Mark Herring, Virginia attorney general, says he wore blackface

Virginia Attorney General Mark Herring admitted Wednesday that he, too, once wore blackface in the 1980s.

Herring released the statement days after Gov. Ralph Northam said he wore blackface in the 1984 for a Michael Jackson dance contest. Leadership on both sides of the aisle have called for Northam’s resignation.

Lt. Gov. Justin Fairfax, in line to succeed Northam, has been accused of sexual misconduct that he has vehemently denied. Herring is next in line after Fairfax for the governorship. All three are Democrats.

Wednesday’s developments accelerated a controversy that has dragged on since the weekend and has put the Virginia leadership under an intense nationwide spotlight.

“In 1980, when I was a 19-year-old undergraduate in college, some friends suggested we attend a party dressed like rappers we listened to at the time, like Kurtis Blow, and perform a song,” said Herring, who previously said he would run for governor in 2021. “It sounds ridiculous even now writing it. But because of our ignorance and glib attitudes – and because we did not have an appreciation for the experiences and perspectives of others – we dressed up and put on wigs and brown makeup.

“This was a one-time occurrence and I accept full responsibility for my conduct.”

Herring, who previously urged Northam to resign, said “honest conversation” would make it clear whether he can continue in his own job.

More: ‘Toxic’: Gov. Northam hails from a time of troubled race relations

Herring, 57, said shame from the incident “has haunted me for decades.” But he also lists his efforts to “empower communities of color ” by working for equality in the state’s criminal justice and electoral systems and fighting for equal access to health care.

“I will say that from the bottom of my heart, I am deeply, deeply sorry for the pain that I cause with this revelation,” he said.

Northam has said he won’t resign, and on Tuesday he resumed governing, signing a $750 million Amazon incentive package and issuing a statement mourning the death of a state trooper.

More: Virginia Gov. Ralph Northam clings to office amid racist yearbook photo scandal

Northam, 59, has been under siege since Friday, when a racist photo from his medical school yearbook page in 1984 was published by the conservative website Big League Politics. The photo depicted one person in blackface and another wearing a Ku Klux Klan robe.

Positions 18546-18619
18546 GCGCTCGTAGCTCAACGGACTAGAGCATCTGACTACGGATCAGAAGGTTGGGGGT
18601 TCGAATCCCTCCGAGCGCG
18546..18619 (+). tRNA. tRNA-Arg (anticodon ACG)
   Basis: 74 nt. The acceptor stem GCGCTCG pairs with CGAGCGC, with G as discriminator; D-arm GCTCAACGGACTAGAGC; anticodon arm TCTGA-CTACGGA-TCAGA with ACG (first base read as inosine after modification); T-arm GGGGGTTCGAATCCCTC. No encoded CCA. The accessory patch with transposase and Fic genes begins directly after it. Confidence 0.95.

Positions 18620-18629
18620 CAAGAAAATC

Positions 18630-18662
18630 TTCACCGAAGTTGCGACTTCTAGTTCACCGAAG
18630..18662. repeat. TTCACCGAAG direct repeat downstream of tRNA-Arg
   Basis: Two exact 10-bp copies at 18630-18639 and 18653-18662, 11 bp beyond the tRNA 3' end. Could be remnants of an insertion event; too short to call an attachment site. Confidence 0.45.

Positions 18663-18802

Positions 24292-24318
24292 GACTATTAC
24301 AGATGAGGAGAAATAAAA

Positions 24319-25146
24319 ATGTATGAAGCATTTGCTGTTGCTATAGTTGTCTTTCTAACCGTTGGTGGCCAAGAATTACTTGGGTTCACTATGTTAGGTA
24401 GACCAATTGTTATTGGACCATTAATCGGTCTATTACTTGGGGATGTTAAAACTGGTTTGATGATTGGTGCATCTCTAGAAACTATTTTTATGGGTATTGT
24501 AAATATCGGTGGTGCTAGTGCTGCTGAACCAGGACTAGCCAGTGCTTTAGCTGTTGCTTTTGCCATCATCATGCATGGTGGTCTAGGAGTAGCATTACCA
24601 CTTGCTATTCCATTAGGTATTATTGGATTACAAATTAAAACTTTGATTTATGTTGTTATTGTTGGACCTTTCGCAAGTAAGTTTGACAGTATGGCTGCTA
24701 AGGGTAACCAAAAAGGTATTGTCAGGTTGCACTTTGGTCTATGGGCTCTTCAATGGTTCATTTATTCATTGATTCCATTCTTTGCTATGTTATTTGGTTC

On Friday the governor apologized for being in photo, but on Saturday he said he was not pictured in the “offensive, racist photo.” Northam did admit to blackening his face with shoe polish for a Michael Jackson costume at a dance contest in the 1980s.

The Democrat has been under heavy pressure from both parties to bow out. State Sen. Richard Stuart, a close friend, said he talked to Northam on Tuesday and believes the governor wants to remain in office and “face this head-on.”

Members of both parties have acknowledged that, under state laws, removing Northam could be difficult. Northam has been essentially frozen out by fellow Democrats. He has remained out of the public eye since Saturday’s awkward press conference.

Fairfax, 39, issued a statement Wednesday saying it was important to listen to anyone who comes forward with claims of sexual misconduct or harassment. But he said the accusations against him from 2004, while he was a law student, are false and that the encounter was consensual. 

“At no time did she express to me any discomfort or concern about our interactions,” Fairfax said, adding that he never heard the claims until contacted by a media organization last year.

More: In Northam controversy, Virginia remains haunted by its Confederate past

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